You can get it from the sun, and we all need it from time to time. It’s Vitamin D! However, despite needing this vitamin, you really shouldn’t stay too long in the sun to get it. Staying in the sun too long, without sunscreen, can, of course, lead to skin cancer. You may think because of this that vitamin D is bad for your skin, but this couldn’t be further from the truth.
What is Vitamin D? What Does It Do?
Vitamin D is not one chemical but many. The natural type is produced in the skin from a universally present form of cholesterol, 7-dehydrocholesterol. Sunlight is the key: It’s ultraviolet B (UVB) energy converts the precursor to vitamin D3. Your body can actually produce this vitamin by getting regular exposure to the sun, and you can gain a deficiency if you avoid the sun.
Your body must have the vitamin to absorb calcium and promote bone growth. Too little results in soft bones in children (rickets) and fragile, misshapen bones in adults (osteomalacia).
How Much Vitamin D I Need?
AAP recommends 400 IU/day for children and teens who drink less than a quart of vitamin D-fortified milk per day. The Vitamin D Council recommends that healthy adults take 2,000 IU of daily — more if they get little or no sun exposure. You should go about getting your daily dose of vitamin D by a combination of food, sunshine, and a supplement if you need it.
Vitamin D and Your Skin
Not only does it help your skin in a few different ways, but it can also help your skin heal after being injured. Vitamin D does this by keeping the immune system functioning. Appearance-wise, it can clear up acne and make the skin look smoother and healthier.
Furthermore, it has been shown that certain types of acne are made worse by a lack of Vitamin D. There is plenty of evidence that would suggest it can help clear up acne in certain cases. No matter, adding vitamin D to your routine can’t hurt you, especially since a deficiency of the vitamin can.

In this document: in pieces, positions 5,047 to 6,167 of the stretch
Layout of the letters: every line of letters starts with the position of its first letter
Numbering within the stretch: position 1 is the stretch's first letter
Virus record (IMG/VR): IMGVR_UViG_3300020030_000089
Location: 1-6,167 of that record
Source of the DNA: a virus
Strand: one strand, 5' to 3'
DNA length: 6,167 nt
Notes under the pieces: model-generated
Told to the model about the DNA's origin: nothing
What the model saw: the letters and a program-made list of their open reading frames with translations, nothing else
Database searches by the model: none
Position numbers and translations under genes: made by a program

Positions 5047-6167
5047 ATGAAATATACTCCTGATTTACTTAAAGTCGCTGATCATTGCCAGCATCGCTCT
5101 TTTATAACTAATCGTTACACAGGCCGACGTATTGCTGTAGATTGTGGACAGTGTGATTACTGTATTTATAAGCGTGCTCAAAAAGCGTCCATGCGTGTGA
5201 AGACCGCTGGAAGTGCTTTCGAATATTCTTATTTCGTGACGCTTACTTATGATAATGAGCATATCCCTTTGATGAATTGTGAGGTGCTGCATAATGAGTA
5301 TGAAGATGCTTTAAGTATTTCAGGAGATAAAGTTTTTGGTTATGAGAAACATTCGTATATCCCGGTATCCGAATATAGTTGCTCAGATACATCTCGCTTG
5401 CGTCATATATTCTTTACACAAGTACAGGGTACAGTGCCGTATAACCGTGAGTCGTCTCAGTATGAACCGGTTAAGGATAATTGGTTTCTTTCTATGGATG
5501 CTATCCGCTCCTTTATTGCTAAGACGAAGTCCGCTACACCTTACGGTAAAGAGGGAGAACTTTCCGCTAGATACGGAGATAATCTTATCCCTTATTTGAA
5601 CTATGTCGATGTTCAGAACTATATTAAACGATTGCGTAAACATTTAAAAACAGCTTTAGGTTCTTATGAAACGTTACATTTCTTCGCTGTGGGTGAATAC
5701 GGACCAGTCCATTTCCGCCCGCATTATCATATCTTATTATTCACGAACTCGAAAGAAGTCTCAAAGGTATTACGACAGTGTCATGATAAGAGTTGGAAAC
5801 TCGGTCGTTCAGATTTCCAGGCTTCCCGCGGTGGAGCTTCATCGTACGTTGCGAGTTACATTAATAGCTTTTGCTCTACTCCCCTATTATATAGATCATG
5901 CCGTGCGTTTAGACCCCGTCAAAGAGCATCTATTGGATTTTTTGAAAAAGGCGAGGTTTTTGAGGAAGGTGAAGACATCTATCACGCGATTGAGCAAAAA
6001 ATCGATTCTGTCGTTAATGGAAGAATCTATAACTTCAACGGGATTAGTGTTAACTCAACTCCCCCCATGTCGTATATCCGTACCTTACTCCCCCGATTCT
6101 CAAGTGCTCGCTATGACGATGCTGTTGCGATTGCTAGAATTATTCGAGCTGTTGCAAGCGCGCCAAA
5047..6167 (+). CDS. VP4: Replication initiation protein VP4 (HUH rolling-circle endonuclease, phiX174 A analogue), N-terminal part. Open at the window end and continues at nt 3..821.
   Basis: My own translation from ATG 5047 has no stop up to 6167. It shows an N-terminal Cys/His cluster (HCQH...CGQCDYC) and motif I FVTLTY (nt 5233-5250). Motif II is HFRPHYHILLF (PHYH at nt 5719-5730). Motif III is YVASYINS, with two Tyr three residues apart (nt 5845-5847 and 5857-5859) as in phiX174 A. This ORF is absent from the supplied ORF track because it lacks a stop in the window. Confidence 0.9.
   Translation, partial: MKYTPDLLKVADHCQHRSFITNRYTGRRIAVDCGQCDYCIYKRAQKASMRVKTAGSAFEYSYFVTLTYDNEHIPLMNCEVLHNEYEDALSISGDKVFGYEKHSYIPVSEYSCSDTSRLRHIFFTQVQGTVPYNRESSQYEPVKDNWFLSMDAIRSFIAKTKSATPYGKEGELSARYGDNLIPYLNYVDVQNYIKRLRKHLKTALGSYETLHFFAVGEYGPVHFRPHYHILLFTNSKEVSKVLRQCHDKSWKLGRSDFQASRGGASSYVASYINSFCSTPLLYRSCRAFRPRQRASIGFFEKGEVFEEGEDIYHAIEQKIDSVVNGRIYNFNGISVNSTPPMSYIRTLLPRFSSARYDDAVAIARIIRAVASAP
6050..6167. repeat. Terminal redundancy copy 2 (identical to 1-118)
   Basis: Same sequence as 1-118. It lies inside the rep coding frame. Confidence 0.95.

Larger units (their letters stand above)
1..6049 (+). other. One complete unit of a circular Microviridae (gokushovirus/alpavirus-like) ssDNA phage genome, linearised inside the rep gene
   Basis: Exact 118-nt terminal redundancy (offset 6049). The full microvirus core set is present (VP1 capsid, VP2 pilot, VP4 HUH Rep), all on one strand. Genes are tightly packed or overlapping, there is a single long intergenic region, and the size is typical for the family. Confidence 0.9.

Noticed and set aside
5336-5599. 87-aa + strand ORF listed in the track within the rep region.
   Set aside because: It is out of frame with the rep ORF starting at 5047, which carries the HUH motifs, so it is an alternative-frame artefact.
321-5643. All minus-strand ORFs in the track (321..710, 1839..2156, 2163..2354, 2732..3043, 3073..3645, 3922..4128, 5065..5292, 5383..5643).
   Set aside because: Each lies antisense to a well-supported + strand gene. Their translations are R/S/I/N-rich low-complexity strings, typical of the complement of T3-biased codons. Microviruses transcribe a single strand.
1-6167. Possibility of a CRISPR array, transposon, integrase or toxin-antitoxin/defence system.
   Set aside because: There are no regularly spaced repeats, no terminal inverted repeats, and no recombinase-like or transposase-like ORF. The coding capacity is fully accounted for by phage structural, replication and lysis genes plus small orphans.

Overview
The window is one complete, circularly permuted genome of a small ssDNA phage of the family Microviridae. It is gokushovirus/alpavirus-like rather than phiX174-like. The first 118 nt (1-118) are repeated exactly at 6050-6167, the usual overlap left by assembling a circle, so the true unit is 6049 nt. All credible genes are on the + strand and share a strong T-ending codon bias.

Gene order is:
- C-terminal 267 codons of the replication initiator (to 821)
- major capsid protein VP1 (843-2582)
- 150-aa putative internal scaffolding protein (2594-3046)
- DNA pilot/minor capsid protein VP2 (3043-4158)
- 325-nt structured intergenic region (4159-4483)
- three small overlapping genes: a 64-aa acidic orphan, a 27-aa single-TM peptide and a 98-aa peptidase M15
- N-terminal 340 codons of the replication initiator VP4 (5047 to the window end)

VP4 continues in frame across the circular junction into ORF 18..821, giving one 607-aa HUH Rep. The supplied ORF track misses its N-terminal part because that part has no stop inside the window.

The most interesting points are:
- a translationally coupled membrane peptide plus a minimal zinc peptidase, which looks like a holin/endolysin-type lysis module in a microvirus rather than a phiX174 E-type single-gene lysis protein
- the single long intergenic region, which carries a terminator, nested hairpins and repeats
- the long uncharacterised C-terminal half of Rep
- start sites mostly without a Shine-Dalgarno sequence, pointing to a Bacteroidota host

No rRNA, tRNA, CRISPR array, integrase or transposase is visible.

Other studies have been conducted that may be able to make a case for it benefiting eczema and rosacea. A small study (on 14 people) conducted by the University of California found that vitamin D supplements helped clear up eczema. It should be noted, though, that the subjects took a whopping 4,000 IUs a day. There is not a total set number of the amount of the vitamin you should get. There are only estimates.
It can also combat signs of premature aging. Premature aging is when the skin starts developing wrinkles, fine lines, skin tags and age spots at a young age. It often occurs as a result of free radical damage on the skin. It acts as an antioxidant to combat oxidative stress and free radical damage on the skin. However, too much of it has been linked to advance aging. Irony.
New research also points to vitamin D as a potential benefit for rosacea sufferers. Enzymes in the skin of rosacea sufferers cause them to produce antimicrobial peptides in an abnormal form, and a study in Belgium has made a connection between the regulation of these peptides and vitamin D.
Stress is a known trigger for psoriasis and vitamin D has the power to battle stress. It can help reduce inflammation, redness, and swelling in psoriasis. Supplementing with pills can help prevent psoriasis flare-ups.
Good news for those who will have and have had babies. It helps in the overall function of the skin and helps prevent stretch marks by increasing the elasticity of the skin. It helps in the proper formation of skin to help reduce the occurrence of stretch marks, scars and dark spots.
Another benefit of vitamin D that is laced with irony is its effect on skin cancer. Too much of the vitamin can lead to skin cancer, but the right amount can prevent skin cancer. Go figure.
The tricky thing about vitamin D is getting just the right amount. Too much can lead to problems, and not enough can lead to a different set of problems. If this is something you are concerned about, talk to your doctor. A good dose of vitamin D may just be what your skin needs.